Avondale spider (Delena cancerides) Huntsman
Species: D. cancerides
Binomial name: Delena cancerides
Synonyms: Delena impressa, Thomisus cancerides
Common names: Avondale spider, Australian huntsman spider, Flat huntsman spider, Social huntsman spider
Delena cancerides is a large, harmless, brown huntsman spider native to Australia. It was introduced to New Zealand in the early 1920s and is now commonly found in the suburb of Avondale, Auckland. It has slowly spread to other areas of Auckland.
Delena cancerides is highly unusual among spiders as it is a social species; it even shares its prey. They are nocturnal and usually hide during the day in dark, dry places. In their natural habitat, is under the loose-fitting bark of wattle trees (their flat shape is an adaptation for this). Around houses, they hide in attics, under corrugated iron, behind pictures and bookcases, and in sheds and garages.
They live in large colonies up to 300, but they are highly aggressive and commonly cannibalistic toward members from other colonies. They hunt their food rather than spin webs for it. When hunting they sit motionlessly and then rush after prey. They quickly devour their prey leaving only the exoskeleton. Moths, flies, cockroaches, and earwigs are their preferred prey.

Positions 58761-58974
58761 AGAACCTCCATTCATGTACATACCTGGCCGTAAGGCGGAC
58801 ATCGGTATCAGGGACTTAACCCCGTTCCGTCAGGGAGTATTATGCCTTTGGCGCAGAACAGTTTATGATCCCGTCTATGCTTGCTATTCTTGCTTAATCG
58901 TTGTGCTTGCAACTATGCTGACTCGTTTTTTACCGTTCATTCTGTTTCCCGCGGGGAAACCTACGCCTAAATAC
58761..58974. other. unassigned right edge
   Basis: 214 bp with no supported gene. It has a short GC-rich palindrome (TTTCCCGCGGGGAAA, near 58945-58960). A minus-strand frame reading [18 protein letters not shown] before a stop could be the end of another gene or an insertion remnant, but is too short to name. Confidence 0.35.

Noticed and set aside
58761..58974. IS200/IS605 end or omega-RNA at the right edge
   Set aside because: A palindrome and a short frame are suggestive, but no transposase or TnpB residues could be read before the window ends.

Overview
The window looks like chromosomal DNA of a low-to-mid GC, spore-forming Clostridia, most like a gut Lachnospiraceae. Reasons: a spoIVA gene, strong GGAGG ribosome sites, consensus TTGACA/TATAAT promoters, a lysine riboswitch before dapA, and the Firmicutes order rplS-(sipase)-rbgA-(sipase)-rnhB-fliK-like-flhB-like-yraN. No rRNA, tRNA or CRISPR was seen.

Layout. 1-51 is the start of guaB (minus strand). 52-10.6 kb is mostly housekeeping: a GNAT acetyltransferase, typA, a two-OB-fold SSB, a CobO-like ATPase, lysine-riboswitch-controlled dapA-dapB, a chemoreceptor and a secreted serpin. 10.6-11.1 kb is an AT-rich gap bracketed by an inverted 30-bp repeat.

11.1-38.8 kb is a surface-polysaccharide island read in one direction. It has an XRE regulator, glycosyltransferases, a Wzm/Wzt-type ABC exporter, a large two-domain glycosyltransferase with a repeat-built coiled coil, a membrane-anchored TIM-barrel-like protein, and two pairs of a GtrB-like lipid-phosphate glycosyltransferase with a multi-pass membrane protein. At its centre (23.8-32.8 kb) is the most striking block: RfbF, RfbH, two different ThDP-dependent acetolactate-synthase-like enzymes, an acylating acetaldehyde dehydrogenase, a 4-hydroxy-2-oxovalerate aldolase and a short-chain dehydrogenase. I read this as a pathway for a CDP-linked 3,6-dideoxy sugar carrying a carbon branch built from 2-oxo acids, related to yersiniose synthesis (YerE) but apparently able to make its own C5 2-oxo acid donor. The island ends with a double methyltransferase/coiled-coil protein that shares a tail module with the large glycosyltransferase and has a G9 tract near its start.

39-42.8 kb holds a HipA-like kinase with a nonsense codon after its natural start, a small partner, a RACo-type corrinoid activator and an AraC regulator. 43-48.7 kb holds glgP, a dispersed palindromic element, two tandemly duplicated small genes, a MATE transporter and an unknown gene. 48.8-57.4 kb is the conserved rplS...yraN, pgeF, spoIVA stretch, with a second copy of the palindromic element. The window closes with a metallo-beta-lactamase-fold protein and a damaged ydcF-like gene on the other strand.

The male D. cancerides have a body length of 20–25 millimetres, while females are larger, with a body length of 25–32 mm. The body is light brown and covered in dense, fine hairs. The legs are also hairy and can have a span up to 20 centimetres when the legs are spread. They are timid towards humans and bites are infrequent, and when they occur, symptoms are usually very minor.
During January to March, the mature males are frequent visitors inside houses looking for a female to mate with. Females are capable of laying up to 200 green eggs in an oval-shaped, white papery-looking egg sac about 25 mm long by 12 mm wide. Females guard their egg sac, and after 4-6 weeks they open the sac to enable the spiderlings to hatch. Females will look after the spiderlings for a few months until they disperse.
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